In a rare morning televised address this week, Russian President Vladimir Putin announced a “partial mobilization.” This measure is necessary to protect the Russian people from, in his words, “the entire war machine of the collective West”. Putin repeatedly assured that it was only a partial mobilization and emphasized that only reservists and people who served in the army or have military experience are affected.
Russian Defense Minister Sergei Shoigu also addressed the public and said that conscripts and students would not be called up for combat. Only 300,000 people were to be drafted under the new mobilization measures.
Soldier recruitment via job portal?
The announcement was not entirely unexpected. Discussions about whether Russia needs more troops took on a new urgency this month after Ukraine retook more than 6,000 square kilometers of Russian-held territory. Since the beginning of the war, there have been reports of efforts in Russia to recruit more men for combat, including through job portals promising quick bucks. In mid-September, a video circulated on social media purporting to show Kremlin-affiliated businessman Yevgeny Prigozhin recruiting Russian prisoners to fight in Ukraine as part of the Wagner mercenary group.
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Putin’s announcement on Wednesday now makes the call to arms official. But the order published on the Kremlin’s website raises questions. The document lists 10 items outlining the legal status of conscripted soldiers, but item 7 is missing. According to Kremlin spokesman Dmitry Peskov, this refers to the number of recruits and has only administrative significance. This raises the question of whether the Kremlin only wants to call up 300,000 soldiers. The newspaper “Novaya Gazeta”, which is critical of the Kremlin, reported that the actual number of recruits needed before the removal of item 7 was given as 1 million.
Much panic before the call-up order
Not everyone in Russia has confidence in the Kremlin’s assurances. On the messenger app Telegram, groups with names like “Here are draft notices distributed” and “Recall notices Russia” have become hubs of activity for thousands of members. In the groups, messages were shared about places where the police were waiting to hand out draft notices. “Moscow, Chekhov Pushkin metro station crossing. Police officers with papers stop men,” reads one of the posts, along with a blurry photo of the police officers and passengers. Another post shows men in camouflage clothing and reads: “St. Petersburg – they come to the dormitories”.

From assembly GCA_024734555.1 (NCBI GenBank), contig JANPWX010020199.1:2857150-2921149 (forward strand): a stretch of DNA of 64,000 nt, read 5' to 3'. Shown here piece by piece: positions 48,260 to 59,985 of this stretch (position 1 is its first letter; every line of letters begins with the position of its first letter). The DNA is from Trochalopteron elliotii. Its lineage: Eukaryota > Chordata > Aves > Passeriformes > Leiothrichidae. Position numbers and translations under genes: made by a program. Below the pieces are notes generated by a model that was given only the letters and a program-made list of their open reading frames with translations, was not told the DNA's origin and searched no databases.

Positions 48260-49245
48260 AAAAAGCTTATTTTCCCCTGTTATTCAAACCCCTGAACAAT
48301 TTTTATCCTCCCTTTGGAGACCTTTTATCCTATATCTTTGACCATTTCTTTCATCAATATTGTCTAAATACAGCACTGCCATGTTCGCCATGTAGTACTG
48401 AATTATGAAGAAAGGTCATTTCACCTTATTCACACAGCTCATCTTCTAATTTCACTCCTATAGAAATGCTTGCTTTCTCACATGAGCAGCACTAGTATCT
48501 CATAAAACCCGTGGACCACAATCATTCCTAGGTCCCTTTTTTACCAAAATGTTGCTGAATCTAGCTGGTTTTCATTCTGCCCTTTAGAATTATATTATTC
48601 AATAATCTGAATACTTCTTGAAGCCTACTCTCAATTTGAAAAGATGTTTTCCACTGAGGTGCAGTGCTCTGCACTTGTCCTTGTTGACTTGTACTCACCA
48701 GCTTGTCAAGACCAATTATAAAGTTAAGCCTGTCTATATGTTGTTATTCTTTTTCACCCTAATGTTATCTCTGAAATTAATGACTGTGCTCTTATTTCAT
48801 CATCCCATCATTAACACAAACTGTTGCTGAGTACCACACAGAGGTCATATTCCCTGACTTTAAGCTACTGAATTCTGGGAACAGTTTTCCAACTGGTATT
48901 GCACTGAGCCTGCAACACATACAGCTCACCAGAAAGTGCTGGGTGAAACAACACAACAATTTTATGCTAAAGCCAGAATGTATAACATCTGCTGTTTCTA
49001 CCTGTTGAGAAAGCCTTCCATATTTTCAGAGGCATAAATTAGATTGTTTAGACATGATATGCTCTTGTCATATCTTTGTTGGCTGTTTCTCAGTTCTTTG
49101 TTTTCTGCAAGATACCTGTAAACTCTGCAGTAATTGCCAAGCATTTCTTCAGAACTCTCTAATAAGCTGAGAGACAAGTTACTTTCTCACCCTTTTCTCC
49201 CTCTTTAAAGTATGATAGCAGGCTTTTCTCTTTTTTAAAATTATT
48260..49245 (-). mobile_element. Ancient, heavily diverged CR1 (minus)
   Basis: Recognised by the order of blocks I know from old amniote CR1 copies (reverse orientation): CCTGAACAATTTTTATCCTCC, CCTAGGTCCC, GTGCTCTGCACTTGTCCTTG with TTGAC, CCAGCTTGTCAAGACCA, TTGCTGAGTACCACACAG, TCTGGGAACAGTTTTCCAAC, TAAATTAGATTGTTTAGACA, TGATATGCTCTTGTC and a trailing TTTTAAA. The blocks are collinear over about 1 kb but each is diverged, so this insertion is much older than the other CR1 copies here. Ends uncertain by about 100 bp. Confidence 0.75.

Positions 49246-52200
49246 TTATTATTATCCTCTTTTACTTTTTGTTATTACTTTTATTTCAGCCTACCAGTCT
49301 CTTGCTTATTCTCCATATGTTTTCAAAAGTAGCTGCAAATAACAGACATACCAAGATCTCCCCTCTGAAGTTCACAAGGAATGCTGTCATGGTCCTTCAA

Deutsche Welle was not able to verify the veracity of these posts prior to publishing this article, but they reflect the sense of panic that Putin’s announcement provoked in some people. Members of a pro-Kremlin Telegram channel pro-war accused the senders of such warnings of being pro-Ukrainian: “We are not like you. And on our streets nobody will [von der Polizei] picked up”.
Can Putin’s Words Be Trusted?
Kremlin critics are convinced that the partial mobilization is a cause for concern. “The most important news of the day is that Russia has announced a mobilization,” Sergei Krivenko, a former member of the Human Rights Council attached to the Russian President, tells DW, noting that what applies today to “parts” is changing very quickly can apply to everyone. Krivenko, who today runs the human rights organization “Citizens. Army. Law.” points out that the number of recruits cited by the Kremlin is not mentioned in any official document.
The prominent Russian opposition politician Dmitry Gudkov shares his doubts. “You only describe it as ‘partial mobilization’, says the politician, who left the country in June 2021 because he feared being arrested. But: “I read Putin’s order carefully. They mobilize everyone,” he is certain. There are only certain categories of people who would be drafted first. “They get additional cannon fodder. Putin has announced the latest funeral march. Today I wrote to a lot of people and said: Guys, get out of the country.”
Nothing like getting out of Russia
Many people in Russia seem to have drawn the same conclusions as Gudkov. Local media reports that flights leaving Russia in the next few days bound for visa-free countries sold out almost immediately. The prices for destinations such as Turkey, Armenia and Azerbaijan reached dizzying heights of more than 2000 euros.
The government-critical exile medium Meduza published an article entitled “Where to flee from Russia now”, which contains a list of countries and their entry requirements. EU members Latvia, Lithuania and Estonia announced they would not offer refuge to Russians fleeing Moscow’s mobilization. However, this restriction does not apply to dissidents or refugees.
The war moves into Russian everyday life
However, it is difficult to determine the proportion of the Russian population who reacted negatively to partial mobilization. Denis Volkov from the independent Russian polling institute Levada Center says that many people have gotten used to “living in a conflict situation”. So it feels like the conflict is just in the background, but mobilization can bring it further to the fore.
Since Russian troops invaded Ukraine in February, Russia has become increasingly authoritarian. Despite demonstrators fearing the full force of the law, anti-partial mobilization protests have taken place across the country.
According to the human rights organization OVD Info, more than 1,200 people were arrested in 30 cities. Hundreds of thousands have already signed a petition against partial and general mobilization. This is despite the fact that “discrediting” the armed forces is a criminal offense carrying up to 15 years in prison.
However, larger demonstrations are unlikely, explains Denis Volkov: “Mass protests are currently impossible in Russia. The very idea seems like a pipe dream.”
Adapted from the English by Phoenix Hanzo.